The Associated Press recently revisited U.S. abortion data, a troubled area of public-health reporting with significant gaps and omissions, and reported persistence of what are now embedded patterns. A majority (54 percent) of women and girls who obtain abortions were using contraceptives at the time they became pregnant. The majority are also unmarried, in their 20s and 30s, have a child, report a religious affiliation, and are poor.
Most of these factors continue longtime characteristics, except for the growth in unmarried status for 20-year-olds, among whom what even the Guttmacher Institute refers to as a lack of “stable partner relationships” is a factor in a high abortion rate. The AP says that total abortions are “nearly 1 million,” but this number almost assuredly misses California, New Hampshire, and other states with dismal or no reporting laws. The true number of abortions has lingered in the 1.2 million to 1.3 million range since the late 1990s, and no reason exists to think that final numbers for 2011 and 2012 will be better.
Societally, a lethal cul de sac appears to have been reached. A stagnant economy with high unemployment among recent college graduates, a retreat from marriage, daunting debt, an antagonistic culture between the sexes, and persistent racial disparities in abortion rates — all combine to put more women and children at risk.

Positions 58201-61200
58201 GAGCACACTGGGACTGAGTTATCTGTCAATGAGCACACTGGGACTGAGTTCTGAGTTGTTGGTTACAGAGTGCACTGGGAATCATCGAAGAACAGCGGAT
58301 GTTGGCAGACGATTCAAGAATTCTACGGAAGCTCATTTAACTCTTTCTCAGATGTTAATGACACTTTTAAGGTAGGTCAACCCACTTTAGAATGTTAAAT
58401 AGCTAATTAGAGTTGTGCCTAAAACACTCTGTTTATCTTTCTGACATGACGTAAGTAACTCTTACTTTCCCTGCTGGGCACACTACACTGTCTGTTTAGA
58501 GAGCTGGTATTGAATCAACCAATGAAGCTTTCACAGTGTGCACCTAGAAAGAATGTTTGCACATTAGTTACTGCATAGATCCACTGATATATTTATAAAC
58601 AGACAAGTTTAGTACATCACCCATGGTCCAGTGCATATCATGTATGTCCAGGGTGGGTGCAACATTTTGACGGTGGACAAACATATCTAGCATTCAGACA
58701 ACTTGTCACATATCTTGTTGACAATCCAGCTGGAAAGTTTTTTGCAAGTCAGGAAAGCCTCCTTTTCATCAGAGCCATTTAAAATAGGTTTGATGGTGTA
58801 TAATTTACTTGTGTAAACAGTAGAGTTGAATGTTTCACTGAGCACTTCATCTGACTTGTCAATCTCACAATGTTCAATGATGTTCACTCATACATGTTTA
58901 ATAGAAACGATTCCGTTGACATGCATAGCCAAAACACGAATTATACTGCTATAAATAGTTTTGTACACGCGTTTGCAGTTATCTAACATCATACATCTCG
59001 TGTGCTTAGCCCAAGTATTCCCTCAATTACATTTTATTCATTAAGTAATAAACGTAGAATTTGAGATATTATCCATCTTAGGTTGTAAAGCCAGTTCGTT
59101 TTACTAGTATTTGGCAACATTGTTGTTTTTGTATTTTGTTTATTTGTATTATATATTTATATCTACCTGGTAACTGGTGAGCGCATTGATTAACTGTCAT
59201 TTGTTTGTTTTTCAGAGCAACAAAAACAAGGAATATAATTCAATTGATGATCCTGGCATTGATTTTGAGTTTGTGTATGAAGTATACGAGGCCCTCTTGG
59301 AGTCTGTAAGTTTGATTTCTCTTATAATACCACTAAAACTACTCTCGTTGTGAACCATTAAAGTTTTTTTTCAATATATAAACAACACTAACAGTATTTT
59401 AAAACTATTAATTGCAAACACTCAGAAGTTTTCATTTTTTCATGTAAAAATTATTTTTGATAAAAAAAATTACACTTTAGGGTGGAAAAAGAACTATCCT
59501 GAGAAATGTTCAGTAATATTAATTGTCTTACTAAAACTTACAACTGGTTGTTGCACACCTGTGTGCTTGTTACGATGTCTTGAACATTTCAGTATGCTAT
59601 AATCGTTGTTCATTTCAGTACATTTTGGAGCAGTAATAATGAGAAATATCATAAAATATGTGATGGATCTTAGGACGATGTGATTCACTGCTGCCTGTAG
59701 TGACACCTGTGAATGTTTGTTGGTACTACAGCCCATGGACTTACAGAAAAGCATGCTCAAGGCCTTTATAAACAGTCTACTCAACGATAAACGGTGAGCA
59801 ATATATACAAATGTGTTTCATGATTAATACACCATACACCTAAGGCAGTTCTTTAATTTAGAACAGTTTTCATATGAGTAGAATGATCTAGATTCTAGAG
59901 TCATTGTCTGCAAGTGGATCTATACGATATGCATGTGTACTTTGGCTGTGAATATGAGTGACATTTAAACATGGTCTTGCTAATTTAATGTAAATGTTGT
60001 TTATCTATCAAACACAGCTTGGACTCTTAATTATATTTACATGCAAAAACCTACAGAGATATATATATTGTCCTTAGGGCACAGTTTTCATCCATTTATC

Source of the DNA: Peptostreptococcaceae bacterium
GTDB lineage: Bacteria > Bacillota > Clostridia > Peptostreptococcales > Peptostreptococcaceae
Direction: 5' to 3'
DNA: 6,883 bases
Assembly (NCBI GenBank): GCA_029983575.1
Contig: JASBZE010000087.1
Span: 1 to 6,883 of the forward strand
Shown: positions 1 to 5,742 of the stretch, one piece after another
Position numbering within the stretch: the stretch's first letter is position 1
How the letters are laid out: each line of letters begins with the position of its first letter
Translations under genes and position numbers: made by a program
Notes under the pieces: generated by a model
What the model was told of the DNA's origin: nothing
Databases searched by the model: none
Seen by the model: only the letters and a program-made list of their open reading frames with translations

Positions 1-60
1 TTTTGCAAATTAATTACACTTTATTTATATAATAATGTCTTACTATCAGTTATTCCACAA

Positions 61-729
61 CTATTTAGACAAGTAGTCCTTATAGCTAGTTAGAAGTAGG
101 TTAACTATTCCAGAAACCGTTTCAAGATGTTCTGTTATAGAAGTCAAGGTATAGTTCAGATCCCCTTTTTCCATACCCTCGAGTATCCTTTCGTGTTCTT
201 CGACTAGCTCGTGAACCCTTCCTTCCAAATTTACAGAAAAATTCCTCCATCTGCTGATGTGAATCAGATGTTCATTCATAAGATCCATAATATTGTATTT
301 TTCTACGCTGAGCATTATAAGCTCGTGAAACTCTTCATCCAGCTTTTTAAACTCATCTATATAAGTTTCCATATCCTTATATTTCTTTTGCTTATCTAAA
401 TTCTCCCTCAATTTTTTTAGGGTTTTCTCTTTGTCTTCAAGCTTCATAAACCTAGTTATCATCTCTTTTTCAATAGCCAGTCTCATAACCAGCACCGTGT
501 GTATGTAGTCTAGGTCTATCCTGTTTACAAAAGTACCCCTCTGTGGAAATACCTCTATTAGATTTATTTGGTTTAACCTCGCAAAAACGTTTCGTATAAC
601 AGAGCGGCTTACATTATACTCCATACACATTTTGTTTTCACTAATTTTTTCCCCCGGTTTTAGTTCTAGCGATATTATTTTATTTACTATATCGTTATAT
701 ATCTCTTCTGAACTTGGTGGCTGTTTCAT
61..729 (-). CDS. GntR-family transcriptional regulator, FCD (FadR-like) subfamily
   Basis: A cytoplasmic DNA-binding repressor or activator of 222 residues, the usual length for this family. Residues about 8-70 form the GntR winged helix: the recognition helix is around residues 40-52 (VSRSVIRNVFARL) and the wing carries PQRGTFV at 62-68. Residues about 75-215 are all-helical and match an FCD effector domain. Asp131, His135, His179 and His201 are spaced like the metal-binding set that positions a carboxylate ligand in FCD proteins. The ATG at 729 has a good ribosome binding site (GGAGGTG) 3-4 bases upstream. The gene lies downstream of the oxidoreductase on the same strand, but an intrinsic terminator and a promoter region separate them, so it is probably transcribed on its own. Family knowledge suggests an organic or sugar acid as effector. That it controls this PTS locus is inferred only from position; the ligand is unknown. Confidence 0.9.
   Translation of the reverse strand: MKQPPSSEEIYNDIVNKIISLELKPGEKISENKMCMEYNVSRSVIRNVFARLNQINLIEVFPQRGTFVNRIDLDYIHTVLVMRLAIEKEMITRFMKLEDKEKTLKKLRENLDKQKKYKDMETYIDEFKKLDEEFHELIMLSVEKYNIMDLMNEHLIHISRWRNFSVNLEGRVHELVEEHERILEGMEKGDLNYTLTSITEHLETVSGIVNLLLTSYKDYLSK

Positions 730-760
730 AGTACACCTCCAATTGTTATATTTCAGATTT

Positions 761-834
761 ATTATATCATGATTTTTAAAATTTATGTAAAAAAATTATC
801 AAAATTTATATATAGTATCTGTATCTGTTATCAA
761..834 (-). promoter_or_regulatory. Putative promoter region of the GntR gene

Solutions must tackle each of these problems in turn. Pregnancy resource centers must continue to expand an encouraging urban presence that does not yet match the scale of the problem. A vision of holistic sexuality needs more of the actualization that is happening now at places like the Gianna Centers in New York and New Jersey. Moreover, the debt crisis for young graduates must be recognized as a major threat to marriage and family life.
The next generation is our hope, but to meet its potential it must have hope.
— Charles A. “Chuck” Donovan is the president of the Charlotte Lozier Institute.